"We're making a whole page of pictures about death and dying and deadly stuff," my son B says in an affected, tough-guy tone.
"Yeah," his brother K agrees, in the voice of a monster truck rally announcer, "a whole page of boy stuff."
They are 8 and 6 years old, respectively, and this is their interpretation of masculinity?
A little more than 24 hours after a young man in Newtown, Conn., gunned down 20 children, their caretakers and his own mother, hearing my kids equate death with "boy stuff" takes the breath out of my lungs.
"Do not overreact," I tell myself. "They are not assassins in the making. They are, by all accounts, good-natured children trying on masks, as children do."
While my wife Tracie and I are learning to embrace our kids' rather stereotypical boyness (you know, the near-constant potty talk, their obsession with certain body parts, their seemingly boundless physical energy and their excessive decibel levels), we refuse to shrug off incidents of aggression, verbal or physical, with a flippant "boys will be boys."
At the same time, I know that my own tendency to have knee-jerk, shut-it-down reactions to anything that sounds like anger or aggression will do nothing to help my kids learn how to deal with those feelings. So instead of censoring this morning's exploration of "deadly stuff," I decide to keep quiet and see what happens next. "Think of it as play therapy," I tell myself. "Listen and see how it unfolds."
Standing at the kitchen sink, with my back turned to my kids, I force my hands to continue prepping snacks for them to take to Tracie's office later today, where they will be helpers for a therapeutic play group for children who have autism, a role they enjoy more and more each time they participate.
Behind me, the boys fill a page with sobbing faces, X-ed out eyeballs, and talk bubbles that say things like, "You're uncool," and, "My grandpa died," and, "I am very weird," and, "Earth is dead." Above the top floors of a skyscraper, barely visible under a scrawl of water, appears the caption "Empire State Building."
Clearly, my dudes are working something out here. They feel powerful, sketching death over and over again, controlling how it happens and when.
That they are drawing this collaborative art piece on a blank page of their elementary school's phone directory is both coincidental and exquisitely painful. They don't know yet about Sandy Hook Elementary School. They do know, however, that two of their own classmates lost their mom to cancer last week. Maybe this is the fuel behind their ink?
The boys flip through the directory, looking for another blank page. "Let's make volcanos this time," K suggests. And they commence exerting their control over ranges and ranges of mountains erupting molten lava, marking them with warning signs that read, "30,000F."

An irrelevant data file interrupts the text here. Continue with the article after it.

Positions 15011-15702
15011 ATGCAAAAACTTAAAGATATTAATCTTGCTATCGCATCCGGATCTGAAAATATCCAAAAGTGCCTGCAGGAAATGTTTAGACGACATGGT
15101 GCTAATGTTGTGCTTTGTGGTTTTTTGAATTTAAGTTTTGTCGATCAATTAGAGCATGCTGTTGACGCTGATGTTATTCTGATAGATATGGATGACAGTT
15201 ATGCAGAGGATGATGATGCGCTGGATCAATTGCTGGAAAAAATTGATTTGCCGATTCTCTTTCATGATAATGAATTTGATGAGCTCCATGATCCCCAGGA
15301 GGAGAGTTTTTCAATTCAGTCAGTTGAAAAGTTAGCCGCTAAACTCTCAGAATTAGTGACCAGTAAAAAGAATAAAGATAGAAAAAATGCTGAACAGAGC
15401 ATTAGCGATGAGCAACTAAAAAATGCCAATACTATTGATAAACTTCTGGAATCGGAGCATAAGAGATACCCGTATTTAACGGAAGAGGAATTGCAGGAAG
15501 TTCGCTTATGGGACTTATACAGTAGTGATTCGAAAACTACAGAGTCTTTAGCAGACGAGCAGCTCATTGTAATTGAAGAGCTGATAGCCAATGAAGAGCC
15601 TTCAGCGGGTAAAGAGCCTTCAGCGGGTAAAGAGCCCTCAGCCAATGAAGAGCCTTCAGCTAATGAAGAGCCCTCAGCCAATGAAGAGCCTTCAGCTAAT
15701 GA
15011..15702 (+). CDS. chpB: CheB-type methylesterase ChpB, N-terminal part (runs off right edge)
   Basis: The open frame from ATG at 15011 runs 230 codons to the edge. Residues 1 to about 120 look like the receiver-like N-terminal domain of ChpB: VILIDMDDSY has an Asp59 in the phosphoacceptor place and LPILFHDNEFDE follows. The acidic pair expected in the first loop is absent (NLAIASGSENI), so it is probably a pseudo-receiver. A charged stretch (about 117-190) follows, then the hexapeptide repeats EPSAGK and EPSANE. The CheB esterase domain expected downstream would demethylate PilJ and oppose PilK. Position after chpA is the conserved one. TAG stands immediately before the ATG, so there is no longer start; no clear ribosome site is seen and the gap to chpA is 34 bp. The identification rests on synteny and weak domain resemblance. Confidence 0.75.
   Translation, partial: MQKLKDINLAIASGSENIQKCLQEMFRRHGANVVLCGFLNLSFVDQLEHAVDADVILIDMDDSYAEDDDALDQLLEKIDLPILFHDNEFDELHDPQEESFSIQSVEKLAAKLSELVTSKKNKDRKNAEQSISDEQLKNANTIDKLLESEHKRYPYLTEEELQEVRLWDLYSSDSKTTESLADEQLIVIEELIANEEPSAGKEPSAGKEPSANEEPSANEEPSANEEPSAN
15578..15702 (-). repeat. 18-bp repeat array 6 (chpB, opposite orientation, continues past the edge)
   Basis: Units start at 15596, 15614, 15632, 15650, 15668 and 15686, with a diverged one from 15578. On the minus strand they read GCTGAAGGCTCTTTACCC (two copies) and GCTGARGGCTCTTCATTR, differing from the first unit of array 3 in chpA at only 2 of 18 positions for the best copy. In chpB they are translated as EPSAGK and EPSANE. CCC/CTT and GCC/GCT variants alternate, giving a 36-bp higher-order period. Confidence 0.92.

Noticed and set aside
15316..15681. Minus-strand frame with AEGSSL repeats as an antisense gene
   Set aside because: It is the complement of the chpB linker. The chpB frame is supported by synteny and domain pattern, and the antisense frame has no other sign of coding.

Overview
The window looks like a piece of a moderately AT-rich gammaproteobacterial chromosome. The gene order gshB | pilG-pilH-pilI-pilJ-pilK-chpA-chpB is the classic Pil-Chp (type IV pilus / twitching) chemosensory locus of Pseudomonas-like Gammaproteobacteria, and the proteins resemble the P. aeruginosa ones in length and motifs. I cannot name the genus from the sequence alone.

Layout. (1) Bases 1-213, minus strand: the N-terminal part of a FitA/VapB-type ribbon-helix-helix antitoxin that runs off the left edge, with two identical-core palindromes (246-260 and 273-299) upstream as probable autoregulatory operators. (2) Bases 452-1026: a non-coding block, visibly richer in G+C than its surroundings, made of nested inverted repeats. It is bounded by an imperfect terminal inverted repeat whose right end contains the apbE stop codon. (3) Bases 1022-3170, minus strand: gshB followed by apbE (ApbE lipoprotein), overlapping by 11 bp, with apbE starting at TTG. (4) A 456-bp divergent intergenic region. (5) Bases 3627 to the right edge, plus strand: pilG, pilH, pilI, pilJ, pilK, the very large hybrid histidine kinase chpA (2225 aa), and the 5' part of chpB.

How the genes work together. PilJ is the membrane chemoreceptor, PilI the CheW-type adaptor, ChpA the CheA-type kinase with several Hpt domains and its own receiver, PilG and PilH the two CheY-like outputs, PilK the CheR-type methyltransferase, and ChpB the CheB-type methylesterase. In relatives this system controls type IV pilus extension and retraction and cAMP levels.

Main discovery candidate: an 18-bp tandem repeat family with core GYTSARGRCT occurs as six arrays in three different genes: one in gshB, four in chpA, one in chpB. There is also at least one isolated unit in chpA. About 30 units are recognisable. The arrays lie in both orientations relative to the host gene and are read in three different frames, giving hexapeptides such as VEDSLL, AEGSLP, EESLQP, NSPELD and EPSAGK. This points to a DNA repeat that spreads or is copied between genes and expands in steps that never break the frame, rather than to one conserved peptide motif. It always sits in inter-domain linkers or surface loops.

How can I fault these guys for wanting to exercise control over the unpredictable? Haven't I been trying to do the same thing since I heard about Sandy Hook? Isn't that one of the things we find so terrifying about such tragic events: how they erase our illusion of safety and remind us that anything can happen at any time?
While my children make themselves feel powerful by controlling death and destruction, I remind myself about the statistical probability that when I drop them off at school on any given day, I can trust that they will emerge unscathed that afternoon. This is how I attempt to restore my own sense of safety and control.
I cannot, however, shake my gut-wrenching, grief-swollen awareness of the parents whose children were murdered in Newtown, people who today are experiencing the loudest silence I can fathom.
Their incomprehensible loss highlights how very fortunate I am to be here right now, challenged by yet another parenting conundrum.
But I've been noticing over the past 24 hours that seeing my kids through a you're-here-but-you-might-not-have-been lens doesn't feel like enough to me. Merely hugging my kids a bit tighter, or taking a few extra moments each night to watch them as they sleep, feels a little too "I've got mine" and not enough "what can I do to help you who have lost yours?"
Oddly, those people who lost the children and adults they loved are the reason I am letting my kids play out their scenes of destruction right now. Their loss has reminded me of the revolutionary necessity, the moral imperative, that we parents commit ourselves to raising peace-making, emotionally responsible adults.
But how do we do this?
I believe the first step to helping my sons become men who understand and manage their feelings is to encourage them to express those feelings in ways that do no harm. So for now, no matter how uncomfortable it makes me, I will let my boys unleash their power on the page.
Later we will talk about how death makes us feel.
After that? I suspect that if I follow my kids' leads, setting my own fears aside, the next steps will reveal themselves right before my eyes.